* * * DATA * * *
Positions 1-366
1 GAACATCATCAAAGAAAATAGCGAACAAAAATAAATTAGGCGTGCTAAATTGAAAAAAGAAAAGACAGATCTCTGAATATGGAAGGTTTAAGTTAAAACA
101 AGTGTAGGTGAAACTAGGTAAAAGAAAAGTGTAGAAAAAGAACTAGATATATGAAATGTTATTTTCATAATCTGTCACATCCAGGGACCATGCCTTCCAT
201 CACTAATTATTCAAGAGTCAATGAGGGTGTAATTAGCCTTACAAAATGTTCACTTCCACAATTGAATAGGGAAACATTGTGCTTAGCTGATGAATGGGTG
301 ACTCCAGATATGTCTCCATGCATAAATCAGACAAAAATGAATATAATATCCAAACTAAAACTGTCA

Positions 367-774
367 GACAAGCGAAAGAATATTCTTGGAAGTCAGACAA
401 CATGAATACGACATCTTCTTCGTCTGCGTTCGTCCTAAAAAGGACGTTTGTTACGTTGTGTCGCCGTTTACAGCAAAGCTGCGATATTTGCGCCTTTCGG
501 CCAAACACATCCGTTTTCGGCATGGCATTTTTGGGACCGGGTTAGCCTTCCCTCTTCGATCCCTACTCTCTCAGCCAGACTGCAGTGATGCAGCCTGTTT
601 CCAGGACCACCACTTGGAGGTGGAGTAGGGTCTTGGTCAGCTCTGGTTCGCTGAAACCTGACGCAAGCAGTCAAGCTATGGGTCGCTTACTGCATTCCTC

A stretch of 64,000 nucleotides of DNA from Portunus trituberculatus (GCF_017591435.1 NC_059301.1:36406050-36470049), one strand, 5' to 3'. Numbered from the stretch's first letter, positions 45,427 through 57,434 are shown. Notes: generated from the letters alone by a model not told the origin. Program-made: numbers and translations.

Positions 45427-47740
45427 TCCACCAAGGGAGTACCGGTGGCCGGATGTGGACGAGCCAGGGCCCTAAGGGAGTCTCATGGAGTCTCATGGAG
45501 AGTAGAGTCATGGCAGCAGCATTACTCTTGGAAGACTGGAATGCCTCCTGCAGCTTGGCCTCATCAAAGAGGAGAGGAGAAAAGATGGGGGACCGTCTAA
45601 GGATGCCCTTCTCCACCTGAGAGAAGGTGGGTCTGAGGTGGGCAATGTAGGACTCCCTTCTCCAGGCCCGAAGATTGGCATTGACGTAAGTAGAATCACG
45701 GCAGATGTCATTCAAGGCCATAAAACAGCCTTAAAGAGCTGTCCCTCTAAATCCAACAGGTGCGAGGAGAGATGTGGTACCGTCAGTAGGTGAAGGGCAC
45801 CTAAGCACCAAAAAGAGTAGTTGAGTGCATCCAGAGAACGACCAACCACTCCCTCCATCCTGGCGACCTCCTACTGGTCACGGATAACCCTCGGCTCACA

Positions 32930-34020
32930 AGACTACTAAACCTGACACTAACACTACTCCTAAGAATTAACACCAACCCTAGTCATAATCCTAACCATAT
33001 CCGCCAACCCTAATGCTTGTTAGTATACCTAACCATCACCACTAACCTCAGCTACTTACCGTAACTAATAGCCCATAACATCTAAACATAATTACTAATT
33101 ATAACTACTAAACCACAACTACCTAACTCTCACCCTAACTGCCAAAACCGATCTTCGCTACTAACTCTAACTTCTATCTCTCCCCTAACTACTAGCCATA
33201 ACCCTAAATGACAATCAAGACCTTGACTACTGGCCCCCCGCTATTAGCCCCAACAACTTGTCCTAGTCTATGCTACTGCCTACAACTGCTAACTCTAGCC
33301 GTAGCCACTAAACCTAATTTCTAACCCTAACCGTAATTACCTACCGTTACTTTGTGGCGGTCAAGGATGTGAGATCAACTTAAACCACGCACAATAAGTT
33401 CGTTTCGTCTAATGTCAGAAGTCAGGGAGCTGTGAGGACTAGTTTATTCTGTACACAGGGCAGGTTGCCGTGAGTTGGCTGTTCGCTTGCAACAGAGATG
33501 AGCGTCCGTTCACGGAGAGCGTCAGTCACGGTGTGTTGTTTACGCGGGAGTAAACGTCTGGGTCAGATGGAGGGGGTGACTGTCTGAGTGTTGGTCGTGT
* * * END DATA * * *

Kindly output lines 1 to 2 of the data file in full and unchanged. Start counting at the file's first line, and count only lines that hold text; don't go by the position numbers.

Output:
Positions 1-366
1 GAACATCATCAAAGAAAATAGCGAACAAAAATAAATTAGGCGTGCTAAATTGAAAAAAGAAAAGACAGATCTCTGAATATGGAAGGTTTAAGTTAAAACA